As the UE Policy “Fight Racism” points out, the criminal justice system in the U.S. is desperately in need of reform. “People of color, especially African Americans, are more likely to be stopped by police, searched, arrested, and become the victims of police and vigilante violence. The murder of countless people of color by police is outrageous. This is not merely the result of individual racist police officers but of a widespread, systematic disrespect for the lives of Blacks and other people of color.”
The George Floyd Justice in Policing Act of 2021 (H.R. 1280) passed the House in March of 2021. A similar Senate bill, the End Racial and Religious Profiling Act of 2021 (S. 597), has not been brought to a vote.
With the rushed-through confirmation of right-wing justice Amy Conan Barrett at the very end of 2020, it is no surprise that the Supreme Court stripped women of their right to choose to terminate a pregnancy in June of this year, overturning 50 years of settled legal precedent. UE policy “The Battle for Equal Women’s Rights” supports “the right of all those seeking reproductive healthcare, regardless of economic status, to choose whether to continue or terminate a pregnancy, to have access to free, confidential, and effective birth control and family planning services, to be protected against forced sterilization, and not be discriminated against because of reproductive health issues.”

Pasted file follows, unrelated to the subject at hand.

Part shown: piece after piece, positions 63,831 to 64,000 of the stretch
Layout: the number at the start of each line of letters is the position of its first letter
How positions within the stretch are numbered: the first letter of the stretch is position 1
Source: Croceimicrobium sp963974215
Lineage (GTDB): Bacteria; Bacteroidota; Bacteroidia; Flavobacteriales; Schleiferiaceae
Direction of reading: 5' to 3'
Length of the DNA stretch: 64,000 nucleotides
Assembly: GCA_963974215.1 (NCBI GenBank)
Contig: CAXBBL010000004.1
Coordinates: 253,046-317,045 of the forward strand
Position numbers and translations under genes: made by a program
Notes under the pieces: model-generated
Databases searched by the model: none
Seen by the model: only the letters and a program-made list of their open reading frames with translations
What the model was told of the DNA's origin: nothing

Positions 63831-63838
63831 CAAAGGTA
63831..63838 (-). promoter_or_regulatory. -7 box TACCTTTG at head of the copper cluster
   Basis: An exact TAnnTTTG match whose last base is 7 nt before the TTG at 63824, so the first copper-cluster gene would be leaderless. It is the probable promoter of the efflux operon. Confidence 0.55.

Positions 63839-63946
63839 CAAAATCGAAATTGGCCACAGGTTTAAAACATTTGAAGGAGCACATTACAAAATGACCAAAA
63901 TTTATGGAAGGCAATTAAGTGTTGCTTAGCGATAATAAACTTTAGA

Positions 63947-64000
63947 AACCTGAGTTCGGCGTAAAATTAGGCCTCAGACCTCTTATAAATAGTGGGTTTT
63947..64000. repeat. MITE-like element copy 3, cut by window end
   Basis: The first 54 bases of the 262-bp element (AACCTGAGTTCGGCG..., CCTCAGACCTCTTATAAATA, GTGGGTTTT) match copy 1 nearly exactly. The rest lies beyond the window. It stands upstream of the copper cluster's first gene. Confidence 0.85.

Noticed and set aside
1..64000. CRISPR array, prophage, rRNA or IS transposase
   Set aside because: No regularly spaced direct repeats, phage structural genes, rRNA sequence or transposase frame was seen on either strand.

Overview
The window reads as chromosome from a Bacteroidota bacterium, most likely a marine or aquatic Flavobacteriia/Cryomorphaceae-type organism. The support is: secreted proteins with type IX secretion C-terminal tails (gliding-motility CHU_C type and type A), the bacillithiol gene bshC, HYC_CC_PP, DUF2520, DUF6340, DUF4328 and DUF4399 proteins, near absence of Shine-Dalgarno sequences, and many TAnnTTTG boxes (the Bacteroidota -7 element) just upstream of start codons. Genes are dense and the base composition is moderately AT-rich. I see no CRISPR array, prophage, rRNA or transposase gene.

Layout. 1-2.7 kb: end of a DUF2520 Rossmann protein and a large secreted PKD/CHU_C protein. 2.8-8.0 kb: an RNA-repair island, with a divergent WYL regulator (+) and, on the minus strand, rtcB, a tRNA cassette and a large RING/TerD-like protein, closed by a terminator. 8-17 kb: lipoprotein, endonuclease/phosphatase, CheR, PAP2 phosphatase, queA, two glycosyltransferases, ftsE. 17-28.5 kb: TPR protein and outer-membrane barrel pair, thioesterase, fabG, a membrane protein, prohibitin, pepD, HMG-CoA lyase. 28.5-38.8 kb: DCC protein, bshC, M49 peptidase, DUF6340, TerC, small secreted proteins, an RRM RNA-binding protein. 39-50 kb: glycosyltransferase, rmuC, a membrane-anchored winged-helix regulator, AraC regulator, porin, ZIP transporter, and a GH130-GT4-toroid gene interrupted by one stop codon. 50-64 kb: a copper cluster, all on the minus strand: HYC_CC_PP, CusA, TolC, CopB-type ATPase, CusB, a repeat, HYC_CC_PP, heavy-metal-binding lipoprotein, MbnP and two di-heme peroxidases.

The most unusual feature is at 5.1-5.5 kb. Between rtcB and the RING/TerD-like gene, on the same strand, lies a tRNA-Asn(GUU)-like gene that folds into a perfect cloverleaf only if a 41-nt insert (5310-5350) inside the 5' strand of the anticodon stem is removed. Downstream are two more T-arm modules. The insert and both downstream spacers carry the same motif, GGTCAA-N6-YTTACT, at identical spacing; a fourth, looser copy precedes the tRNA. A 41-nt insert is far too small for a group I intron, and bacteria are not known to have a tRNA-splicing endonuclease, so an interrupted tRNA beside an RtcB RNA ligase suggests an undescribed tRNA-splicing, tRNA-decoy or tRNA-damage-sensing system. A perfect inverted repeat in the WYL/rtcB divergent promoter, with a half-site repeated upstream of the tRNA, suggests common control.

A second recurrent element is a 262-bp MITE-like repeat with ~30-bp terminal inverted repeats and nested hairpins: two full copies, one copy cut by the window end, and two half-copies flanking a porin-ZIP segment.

With the writing on the wall for women’s constitutional right to control their own bodies, the House passed the Women’s Health Protection Act of 2021 (H.R. 3755) in September of 2021, which would establish federal legislative protections for women’s right to choose to terminate a pregnancy. In February of 2022, the bill died in the Senate, as Democrats failed to muster enough votes to suspend the filibuster in order to pass it.
The UE Policy “For Jobs, Peace and a Pro-Worker Foreign Policy” notes that “The U.S. military budget — at over $750 billion, larger than those of the next ten nations combined — continues to soar out of control with bipartisan support. Threats or use of military force are still a regular feature of U.S. foreign policy, under presidents of both major parties. All of this is done at the expense of the needs of working people in the U.S. and throughout the world.”
In June, Representatives Barbara Lee (D-CA) and Mark Pocan (D-WI) introduced the People Over Pentagon Act of 2022 (H.R. 8040), which would redirect $100 billion from the Defense budget to meet basic human needs like housing and healthcare. Last November, longtime UE ally Senator Bernie Sanders (I-VT) offered an amendment to the 2022 military budget bill (S.Amdt. 4534) to reduce overall defense spending (other than spending on military personnel and healthcare) by 14 percent.
Public education is, as UE Policy “Stop the Dismantling of Public Education” says, “one of the most fundamental cornerstones of a democratic society,” and significant numbers of UE members work in both K-12 and higher public education. For decades, both political parties have attacked the very concept of public education by promoting charter schools, vouchers and other privatization schemes, starving public schools, and defunding public higher education.
The wave of teacher strikes over the last ten years and the popularity of Bernie Sanders’ promise to make higher education available to all in the 2016 and 2020 presidential campaigns have turned the tide, and working people have the opportunity to go on the offensive on this issue. The College for All Act (H.R. 2730 / S. 1288) would provide free tuition for virtually all working-class students who wish to attend college.